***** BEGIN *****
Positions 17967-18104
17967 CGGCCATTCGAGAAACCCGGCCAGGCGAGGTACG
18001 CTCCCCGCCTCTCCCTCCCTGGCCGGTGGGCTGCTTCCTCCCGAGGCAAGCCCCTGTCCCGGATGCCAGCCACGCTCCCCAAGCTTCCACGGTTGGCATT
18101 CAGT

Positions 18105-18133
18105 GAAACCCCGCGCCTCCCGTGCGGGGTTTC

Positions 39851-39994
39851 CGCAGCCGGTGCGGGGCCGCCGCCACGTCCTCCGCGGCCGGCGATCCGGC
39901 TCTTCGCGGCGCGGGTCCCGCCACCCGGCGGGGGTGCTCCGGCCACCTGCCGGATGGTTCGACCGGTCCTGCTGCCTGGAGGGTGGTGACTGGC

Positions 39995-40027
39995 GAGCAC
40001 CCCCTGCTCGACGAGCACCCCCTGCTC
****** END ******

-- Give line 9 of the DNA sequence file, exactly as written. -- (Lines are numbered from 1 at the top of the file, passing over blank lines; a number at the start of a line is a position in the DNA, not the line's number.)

39901 TCTTCGCGGCGCGGGTCCCGCCACCCGGCGGGGGTGCTCCGGCCACCTGCCGGATGGTTCGACCGGTCCTGCTGCCTGGAGGGTGGTGACTGGC